Ants are some of the most common household pests, and their love for sugary, syrupy foods means that when they get indoors, they usually head for the kitchen. We’ll go over how to get rid of ants in the kitchen and keep them out once they’re gone.
Some ant infestations are too large or too stubborn for DIY methods. If that’s the case, or if you suspect you have carpenter ants, we recommend Terminix and Orkin for your pest control needs. Get a free quote from Terminix by calling 866-569-4035 or entering your ZIP code here. Or you can contact Orkin by filling out this simple form or by calling 877-544-4104.
Why Are There Ants in My Kitchen?
The simple answer is food sources. There are thousands of species of ants, but the most common types you’ll find in your kitchen are pharaoh ants, pavement ants, odorous house ants, thief ants, and Argentine ants. That’s because these ant species are attracted to the sugar in food, especially noticeably sweet foods like honey and syrup. They also need water, and can usually find it in and around a kitchen sink.
One important thing to note about ants is that they leave behind scent trails that allow them to follow each other. This is how one or two ants can become a full infestation. The trailblazers leave a path of scent chemicals called pheromones, and other ants know to follow these pheromones to find food or water. That’s why you’ll often see ants marching in lines. Understanding this behavior is key to both finding where the ants are coming from and wiping them out.
A less common ant species to find in your kitchen are carpenter ants. These big, blackish-red bugs burrow through wood and can cause structural damage to your home quickly. If you see piles of sawdust or wood shavings, they may be digging nests near an exposed beam. We recommend you contact the professionals immediately.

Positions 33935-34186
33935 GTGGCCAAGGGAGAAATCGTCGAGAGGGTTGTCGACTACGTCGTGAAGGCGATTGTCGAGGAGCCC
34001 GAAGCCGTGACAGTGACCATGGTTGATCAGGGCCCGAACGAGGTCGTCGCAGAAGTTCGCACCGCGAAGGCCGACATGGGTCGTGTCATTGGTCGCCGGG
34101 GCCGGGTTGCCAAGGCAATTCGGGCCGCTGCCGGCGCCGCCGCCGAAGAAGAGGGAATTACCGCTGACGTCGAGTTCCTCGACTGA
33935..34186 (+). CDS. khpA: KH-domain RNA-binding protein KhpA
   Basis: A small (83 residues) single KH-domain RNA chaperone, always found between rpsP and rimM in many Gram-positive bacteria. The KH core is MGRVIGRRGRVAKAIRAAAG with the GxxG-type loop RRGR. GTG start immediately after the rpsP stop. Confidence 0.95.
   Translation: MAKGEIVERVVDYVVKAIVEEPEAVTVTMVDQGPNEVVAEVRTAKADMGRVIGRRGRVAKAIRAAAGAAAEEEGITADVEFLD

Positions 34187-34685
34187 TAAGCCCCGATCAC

How to Get Rid of Ants in the Kitchen
Here, we’ll break down four steps for getting rid of the ants that are infesting your kitchen.
Step 1: Find and Kill the Ant Colony
Remember those scent trails that let ants march in formation? Use those to your advantage to track the path of the ants in your house. Make sure you follow the trail in both directions to see where they’re coming from and where they’re exiting.
Simply eliminating the ants you see won’t do much good, since they’ll be replaced with more from the colony. This colony may be nesting in cabinets or appliances, behind walls, in door or window frames, or under floors. If you can actually spot the nest, you can apply insecticide directly to it to kill the infestation at its source. Make sure you use a non-repellent pesticide since if you attempt to repel the ants at this stage, the colony will simply reform somewhere else.
Ants commonly nest in hidden places. So if you can’t get to the actual source of the nest, you can use bait stations to destroy the colony. Bait traps attract ants with the smell of food and get them to take a slow-acting poison back to the nest. Make sure to place these bait traps near the paths of ants as they travel back to the nest.